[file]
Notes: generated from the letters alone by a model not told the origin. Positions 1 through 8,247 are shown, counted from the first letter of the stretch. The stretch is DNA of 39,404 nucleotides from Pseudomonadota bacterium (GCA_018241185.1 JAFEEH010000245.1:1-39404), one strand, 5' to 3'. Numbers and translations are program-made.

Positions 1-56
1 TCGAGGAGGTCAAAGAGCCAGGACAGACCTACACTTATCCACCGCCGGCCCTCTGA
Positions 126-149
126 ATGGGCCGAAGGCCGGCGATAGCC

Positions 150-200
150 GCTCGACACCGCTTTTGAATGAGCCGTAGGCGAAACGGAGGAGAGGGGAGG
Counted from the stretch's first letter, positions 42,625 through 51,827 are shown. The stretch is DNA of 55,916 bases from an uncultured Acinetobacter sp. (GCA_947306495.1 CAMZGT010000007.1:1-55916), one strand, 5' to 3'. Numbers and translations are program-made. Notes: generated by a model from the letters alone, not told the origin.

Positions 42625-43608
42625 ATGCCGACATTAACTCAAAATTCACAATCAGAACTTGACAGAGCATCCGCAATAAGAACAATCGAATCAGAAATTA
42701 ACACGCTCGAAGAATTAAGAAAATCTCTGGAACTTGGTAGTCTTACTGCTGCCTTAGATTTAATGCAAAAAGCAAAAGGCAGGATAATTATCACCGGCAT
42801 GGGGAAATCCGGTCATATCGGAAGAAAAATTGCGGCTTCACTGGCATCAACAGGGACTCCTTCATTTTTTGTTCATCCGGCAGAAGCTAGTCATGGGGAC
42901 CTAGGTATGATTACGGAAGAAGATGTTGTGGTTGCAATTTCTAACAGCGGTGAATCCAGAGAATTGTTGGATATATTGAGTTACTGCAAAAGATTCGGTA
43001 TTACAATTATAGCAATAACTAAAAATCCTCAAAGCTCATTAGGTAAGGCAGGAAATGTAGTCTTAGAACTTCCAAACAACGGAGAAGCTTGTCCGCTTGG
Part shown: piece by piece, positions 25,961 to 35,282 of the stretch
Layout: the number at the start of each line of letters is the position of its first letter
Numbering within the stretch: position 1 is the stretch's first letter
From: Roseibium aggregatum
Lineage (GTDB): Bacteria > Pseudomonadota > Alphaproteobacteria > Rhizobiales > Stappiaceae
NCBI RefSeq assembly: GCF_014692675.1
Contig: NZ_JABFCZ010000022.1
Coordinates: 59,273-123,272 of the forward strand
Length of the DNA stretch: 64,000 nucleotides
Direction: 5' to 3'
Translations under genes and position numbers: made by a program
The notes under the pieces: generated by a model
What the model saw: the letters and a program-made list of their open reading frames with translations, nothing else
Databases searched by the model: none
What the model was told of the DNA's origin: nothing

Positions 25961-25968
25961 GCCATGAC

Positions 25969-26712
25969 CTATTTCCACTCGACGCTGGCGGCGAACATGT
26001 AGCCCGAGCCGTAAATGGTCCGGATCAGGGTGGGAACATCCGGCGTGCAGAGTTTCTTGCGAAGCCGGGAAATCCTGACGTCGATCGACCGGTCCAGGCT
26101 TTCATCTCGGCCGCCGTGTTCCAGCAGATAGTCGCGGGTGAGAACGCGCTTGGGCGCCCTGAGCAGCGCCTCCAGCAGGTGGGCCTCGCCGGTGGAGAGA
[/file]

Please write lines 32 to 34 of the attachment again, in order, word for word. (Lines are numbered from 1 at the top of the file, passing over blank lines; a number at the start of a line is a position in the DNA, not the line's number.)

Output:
Positions 25969-26712
25969 CTATTTCCACTCGACGCTGGCGGCGAACATGT
26001 AGCCCGAGCCGTAAATGGTCCGGATCAGGGTGGGAACATCCGGCGTGCAGAGTTTCTTGCGAAGCCGGGAAATCCTGACGTCGATCGACCGGTCCAGGCT